Vietnamese Beef Pho

 Have you ever seen star anise?  It’s the prettiest and most intriguing spice, and I wanted to use it in something.  This was another exciting culinary challenge in the kitchen courtesy of Cooks Illustrated and calls for star anise.  The first time I made this I thought you pronounced it “Foe”, but have since learned the correct pronunciation is “Fu”.  I brought some over to my good friend Annie’s family and she shot me a text back saying I was the “Pho King Master” which when pronounced appropriately sounds a little off color, but I think she meant it to be a compliment.

PHO

Ingredients:

  • 1 lb 85% lean ground beef
  • 2 onions, quartered
  • 12 C low-sodium beef broth
  • 1/4 C fish sauce
  • 6 star anise pods
  • 6 whole cloves
  • Salt
  • 1 tsp black peppercorns
  • 1 lb boneless strip steak, trimmed and halved (once I found a prepackaged very thinly sliced beef at the grocery store and that worked wonderfully and saved me a step)
  • 14-16 oz (1/8 inch wide) rice noodles
  • 1/3 C chopped fresh cilantro
  • 3 scallions, sliced thin
  • Bean sprouts
  • Sprigs fresh basil
  • Lime wedges
  • Hoisin sauce
  • Sriracha sauce

Directions:

  1. Break ground beed into rough 1-inch chances and drop in Dutch oven.  Add water to cover by 1 inch.  Bring mixture to boil over high heat.  Boil for 2 minutes, stirring once or twice.  Drain ground beef in colander and rinse well under running water.  Wash out pot and return ground beef to pot.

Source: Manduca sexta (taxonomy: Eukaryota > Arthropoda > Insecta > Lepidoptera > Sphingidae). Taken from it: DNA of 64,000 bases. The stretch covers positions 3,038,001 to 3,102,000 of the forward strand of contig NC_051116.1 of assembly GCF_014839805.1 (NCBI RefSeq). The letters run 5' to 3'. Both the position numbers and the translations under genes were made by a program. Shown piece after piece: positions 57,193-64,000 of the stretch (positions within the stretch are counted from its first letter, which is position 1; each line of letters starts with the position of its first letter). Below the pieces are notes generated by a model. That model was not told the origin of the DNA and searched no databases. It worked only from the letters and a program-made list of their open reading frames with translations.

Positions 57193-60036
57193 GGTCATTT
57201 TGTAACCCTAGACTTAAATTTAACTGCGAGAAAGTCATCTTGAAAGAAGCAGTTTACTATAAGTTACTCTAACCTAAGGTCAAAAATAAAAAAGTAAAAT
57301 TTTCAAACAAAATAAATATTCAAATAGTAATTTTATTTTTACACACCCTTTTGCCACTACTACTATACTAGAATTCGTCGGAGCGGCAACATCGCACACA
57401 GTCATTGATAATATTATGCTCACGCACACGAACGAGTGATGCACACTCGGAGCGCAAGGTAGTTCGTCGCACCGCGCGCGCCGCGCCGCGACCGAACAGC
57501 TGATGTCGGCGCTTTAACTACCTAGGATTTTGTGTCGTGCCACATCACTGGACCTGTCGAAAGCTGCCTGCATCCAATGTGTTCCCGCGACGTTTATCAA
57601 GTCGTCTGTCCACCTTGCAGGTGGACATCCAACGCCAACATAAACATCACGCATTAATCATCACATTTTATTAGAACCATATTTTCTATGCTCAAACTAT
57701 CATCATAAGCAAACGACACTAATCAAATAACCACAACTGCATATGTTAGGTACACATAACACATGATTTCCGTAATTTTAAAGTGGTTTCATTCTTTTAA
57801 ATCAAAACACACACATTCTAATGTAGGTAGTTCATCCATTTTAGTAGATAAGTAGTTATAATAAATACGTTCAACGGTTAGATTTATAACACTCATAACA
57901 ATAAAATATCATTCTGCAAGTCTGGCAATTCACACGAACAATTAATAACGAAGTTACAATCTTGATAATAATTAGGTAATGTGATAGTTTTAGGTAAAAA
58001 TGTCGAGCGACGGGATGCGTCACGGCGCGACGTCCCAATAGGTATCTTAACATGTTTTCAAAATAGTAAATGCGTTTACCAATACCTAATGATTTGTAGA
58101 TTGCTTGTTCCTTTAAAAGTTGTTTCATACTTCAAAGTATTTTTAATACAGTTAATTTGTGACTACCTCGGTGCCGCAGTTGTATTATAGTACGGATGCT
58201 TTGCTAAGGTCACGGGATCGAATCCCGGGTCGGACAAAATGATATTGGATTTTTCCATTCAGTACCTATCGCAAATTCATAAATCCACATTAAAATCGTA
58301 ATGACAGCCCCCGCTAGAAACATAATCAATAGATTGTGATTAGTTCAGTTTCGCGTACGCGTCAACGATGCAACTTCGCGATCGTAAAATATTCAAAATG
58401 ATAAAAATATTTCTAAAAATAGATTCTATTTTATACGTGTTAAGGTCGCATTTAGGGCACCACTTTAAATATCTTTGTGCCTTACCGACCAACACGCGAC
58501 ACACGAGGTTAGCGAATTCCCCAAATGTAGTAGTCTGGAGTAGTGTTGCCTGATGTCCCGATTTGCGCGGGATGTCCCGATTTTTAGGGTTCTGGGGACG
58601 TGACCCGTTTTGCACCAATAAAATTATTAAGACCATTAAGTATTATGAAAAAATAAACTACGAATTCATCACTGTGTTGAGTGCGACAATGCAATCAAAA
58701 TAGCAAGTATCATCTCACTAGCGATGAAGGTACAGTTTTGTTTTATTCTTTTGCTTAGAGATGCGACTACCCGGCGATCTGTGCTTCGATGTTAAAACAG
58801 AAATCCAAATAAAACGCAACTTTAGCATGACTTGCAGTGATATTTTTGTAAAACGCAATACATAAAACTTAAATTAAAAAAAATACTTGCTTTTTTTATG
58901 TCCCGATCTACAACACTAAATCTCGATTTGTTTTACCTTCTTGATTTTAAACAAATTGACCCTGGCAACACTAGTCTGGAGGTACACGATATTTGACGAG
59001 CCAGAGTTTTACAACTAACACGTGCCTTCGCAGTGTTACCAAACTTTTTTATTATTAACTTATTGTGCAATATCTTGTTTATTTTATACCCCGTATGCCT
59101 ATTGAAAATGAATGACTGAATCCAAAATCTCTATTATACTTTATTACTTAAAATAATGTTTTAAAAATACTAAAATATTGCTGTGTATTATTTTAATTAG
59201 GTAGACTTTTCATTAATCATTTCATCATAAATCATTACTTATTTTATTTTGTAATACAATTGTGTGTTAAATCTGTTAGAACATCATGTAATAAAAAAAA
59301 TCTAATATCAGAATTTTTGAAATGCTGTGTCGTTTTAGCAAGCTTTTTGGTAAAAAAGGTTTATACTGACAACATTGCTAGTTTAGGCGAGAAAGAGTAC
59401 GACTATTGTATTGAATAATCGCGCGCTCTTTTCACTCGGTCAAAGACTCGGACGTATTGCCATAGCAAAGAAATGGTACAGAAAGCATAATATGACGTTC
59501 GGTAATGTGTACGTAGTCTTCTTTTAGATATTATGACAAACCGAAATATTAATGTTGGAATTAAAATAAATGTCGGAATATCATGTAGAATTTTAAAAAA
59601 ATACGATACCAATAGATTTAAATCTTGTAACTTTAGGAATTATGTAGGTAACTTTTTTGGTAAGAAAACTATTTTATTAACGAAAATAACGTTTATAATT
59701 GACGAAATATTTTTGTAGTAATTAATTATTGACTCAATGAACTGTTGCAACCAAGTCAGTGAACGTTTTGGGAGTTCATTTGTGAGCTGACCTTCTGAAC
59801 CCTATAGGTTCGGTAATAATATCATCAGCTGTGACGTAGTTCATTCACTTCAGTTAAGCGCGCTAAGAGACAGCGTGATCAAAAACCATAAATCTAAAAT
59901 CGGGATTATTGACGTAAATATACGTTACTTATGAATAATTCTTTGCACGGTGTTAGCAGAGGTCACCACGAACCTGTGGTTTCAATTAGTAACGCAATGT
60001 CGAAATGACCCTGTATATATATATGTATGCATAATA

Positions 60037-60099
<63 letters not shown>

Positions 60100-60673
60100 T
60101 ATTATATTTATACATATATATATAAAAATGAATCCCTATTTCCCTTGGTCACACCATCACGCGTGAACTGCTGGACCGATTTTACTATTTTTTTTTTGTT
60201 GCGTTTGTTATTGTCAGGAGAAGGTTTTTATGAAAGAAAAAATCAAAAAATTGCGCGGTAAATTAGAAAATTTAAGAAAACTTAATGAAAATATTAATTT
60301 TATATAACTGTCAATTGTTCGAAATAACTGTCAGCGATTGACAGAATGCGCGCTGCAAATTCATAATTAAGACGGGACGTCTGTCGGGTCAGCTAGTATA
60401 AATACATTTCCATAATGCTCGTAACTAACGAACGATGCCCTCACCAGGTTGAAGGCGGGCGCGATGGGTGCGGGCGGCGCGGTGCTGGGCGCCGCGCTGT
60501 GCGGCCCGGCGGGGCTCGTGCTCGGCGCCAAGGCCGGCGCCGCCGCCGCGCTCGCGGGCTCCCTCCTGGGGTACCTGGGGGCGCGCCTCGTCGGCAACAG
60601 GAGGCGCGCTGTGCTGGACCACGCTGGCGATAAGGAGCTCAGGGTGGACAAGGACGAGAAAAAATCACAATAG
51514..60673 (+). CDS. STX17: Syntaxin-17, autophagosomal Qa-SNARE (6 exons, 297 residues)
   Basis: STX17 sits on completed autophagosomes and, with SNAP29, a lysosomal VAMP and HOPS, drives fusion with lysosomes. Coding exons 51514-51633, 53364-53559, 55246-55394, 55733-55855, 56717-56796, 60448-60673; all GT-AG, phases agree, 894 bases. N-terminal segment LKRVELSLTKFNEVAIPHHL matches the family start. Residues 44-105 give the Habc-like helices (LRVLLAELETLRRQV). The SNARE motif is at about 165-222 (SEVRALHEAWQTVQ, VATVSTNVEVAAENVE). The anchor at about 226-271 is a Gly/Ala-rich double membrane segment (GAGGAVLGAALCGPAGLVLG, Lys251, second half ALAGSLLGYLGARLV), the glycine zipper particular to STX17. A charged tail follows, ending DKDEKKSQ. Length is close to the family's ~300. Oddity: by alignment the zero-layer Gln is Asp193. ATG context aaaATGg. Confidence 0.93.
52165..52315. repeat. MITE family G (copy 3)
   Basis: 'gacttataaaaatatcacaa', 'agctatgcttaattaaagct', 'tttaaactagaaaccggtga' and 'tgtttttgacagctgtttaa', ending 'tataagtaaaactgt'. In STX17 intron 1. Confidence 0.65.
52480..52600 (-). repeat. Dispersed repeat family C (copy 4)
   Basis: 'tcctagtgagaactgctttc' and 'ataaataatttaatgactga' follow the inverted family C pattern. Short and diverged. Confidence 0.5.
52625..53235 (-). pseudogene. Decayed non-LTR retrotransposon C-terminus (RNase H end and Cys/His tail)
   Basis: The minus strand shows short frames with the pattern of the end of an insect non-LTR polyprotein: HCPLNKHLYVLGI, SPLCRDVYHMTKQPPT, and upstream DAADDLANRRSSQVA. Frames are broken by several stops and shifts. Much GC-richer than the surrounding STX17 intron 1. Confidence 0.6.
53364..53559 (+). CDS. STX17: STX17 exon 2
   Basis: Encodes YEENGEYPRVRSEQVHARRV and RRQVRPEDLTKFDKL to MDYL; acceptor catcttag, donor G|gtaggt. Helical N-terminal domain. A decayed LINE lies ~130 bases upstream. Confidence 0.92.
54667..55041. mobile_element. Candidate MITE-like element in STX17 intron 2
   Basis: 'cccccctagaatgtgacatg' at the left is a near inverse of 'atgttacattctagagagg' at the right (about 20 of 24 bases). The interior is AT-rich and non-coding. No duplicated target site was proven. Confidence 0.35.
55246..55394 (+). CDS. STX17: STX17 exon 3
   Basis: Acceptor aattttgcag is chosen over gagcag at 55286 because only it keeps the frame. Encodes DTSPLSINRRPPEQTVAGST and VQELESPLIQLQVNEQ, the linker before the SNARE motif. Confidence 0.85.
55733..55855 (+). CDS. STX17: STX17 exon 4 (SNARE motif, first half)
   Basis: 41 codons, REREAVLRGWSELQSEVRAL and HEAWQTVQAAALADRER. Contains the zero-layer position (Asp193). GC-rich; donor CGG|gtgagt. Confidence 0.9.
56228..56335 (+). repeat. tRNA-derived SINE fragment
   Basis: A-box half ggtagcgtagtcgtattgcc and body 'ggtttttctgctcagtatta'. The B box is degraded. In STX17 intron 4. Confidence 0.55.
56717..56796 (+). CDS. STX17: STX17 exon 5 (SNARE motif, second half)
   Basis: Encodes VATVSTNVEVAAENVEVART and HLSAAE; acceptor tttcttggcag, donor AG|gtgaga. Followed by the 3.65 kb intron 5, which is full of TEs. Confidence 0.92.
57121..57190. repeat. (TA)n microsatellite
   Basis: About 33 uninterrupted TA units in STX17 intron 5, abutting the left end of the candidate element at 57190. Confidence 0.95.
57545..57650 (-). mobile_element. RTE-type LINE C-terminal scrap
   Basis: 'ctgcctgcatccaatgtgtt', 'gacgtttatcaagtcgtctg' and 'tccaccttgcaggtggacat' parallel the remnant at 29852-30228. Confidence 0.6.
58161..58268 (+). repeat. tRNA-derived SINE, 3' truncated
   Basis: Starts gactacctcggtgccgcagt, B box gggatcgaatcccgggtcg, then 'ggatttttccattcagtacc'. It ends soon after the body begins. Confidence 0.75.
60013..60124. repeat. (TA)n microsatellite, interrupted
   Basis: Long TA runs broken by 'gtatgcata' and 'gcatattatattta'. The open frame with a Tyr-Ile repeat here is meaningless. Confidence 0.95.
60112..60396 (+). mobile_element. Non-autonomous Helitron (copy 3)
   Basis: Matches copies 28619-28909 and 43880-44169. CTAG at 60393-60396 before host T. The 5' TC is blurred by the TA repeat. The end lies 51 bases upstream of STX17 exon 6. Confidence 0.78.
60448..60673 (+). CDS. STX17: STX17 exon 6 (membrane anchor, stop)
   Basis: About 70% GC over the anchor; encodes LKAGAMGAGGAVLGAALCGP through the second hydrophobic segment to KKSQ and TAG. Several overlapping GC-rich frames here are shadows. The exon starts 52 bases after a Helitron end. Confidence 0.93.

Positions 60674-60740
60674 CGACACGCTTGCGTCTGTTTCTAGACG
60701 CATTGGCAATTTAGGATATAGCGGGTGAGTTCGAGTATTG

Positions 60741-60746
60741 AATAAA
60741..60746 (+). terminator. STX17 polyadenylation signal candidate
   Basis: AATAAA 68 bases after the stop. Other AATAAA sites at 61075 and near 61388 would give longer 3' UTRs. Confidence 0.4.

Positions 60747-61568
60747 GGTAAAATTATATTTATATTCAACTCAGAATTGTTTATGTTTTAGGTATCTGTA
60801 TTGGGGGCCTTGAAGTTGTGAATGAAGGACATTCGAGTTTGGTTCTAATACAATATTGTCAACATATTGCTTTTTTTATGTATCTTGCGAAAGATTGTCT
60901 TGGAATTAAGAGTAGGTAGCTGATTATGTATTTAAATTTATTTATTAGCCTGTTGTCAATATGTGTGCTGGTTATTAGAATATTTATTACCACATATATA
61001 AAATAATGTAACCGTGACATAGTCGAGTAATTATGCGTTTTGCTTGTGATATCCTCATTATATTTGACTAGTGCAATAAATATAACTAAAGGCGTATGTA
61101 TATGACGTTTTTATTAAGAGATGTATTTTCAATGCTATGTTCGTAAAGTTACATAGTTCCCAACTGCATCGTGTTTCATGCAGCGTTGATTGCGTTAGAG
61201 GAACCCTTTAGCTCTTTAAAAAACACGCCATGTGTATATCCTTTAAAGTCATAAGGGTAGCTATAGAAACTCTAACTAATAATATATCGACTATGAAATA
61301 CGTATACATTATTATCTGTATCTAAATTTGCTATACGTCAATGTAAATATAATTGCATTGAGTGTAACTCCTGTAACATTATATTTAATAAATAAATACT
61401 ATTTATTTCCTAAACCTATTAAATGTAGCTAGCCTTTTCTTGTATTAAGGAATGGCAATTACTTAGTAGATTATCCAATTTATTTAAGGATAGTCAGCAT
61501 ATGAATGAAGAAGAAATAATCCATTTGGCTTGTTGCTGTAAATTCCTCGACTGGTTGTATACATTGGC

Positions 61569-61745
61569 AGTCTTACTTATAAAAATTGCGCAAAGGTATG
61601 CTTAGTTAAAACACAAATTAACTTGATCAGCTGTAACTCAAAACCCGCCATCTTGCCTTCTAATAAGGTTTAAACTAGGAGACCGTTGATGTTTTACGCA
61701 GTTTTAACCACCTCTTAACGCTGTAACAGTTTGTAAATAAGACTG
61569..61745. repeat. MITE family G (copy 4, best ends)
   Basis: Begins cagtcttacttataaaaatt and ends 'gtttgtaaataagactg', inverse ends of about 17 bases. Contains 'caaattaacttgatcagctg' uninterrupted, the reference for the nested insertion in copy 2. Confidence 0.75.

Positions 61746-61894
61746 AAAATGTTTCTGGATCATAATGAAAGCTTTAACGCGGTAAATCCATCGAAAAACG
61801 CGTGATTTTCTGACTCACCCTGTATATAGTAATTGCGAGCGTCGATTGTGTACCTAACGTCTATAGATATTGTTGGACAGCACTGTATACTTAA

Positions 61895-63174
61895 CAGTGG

2. Place 6 onion quarters in pot with ground beef.  Slice remaining 2 onion quarters as thin as possible and set aside for garnish.  Add broth, 2 c water, fish sauce, ginger, cinnamon, sugar, star anise, cloves, 2 tsp salt, and peppercorns to pot and bring to boil over high heat.  Reduce heat to medium-low and simmer, partially covered, for 45 minutes.
  3. While broth simmers, place steak on large plate and freeze until very firm, 35 to 45 minutes.  Once firm, cut against grain into 1/8 inch thing slices (or as thin as possible).  Return steak to plate and refrigerate until needed.
  4. Pour broth through colander set in large bowl.  Discard solids.  Strain broth through fine-mesh strainer lined with triple thickness cheesecloth (I suppose you could omit this step, but then you may have some little floaties in your broth); add water as needed to equal 11 cups.  Return broth to pot and season with extra sugar and salt (broth should taste over seasoned).  Cover and keep warm over low heat.
  5. Place noodles in large container and cover with hot tap water.  Soak until noodles are pliable, 10-15 minutes; drain noodles.  Meanwhile, bring 4 quarts water to boil in a large pot.  Add drained noodles and cook until almost tender, 30-60 seconds.  Drain immediately and divide noodles among individual bowls.
  6. Bring broth to rolling boil over high heat.  Divide steak among individual bowls, shingling slices on top of noodles.  Pile reserved onion slices on top of steak slices and sprinkle with cilantro and scallions.  Ladle hot broth into each bowl.  Serve immediately, passing bean sprouts, basil springs, lime wedges, hoisin, Sriracha, and extra fish sauce separately.
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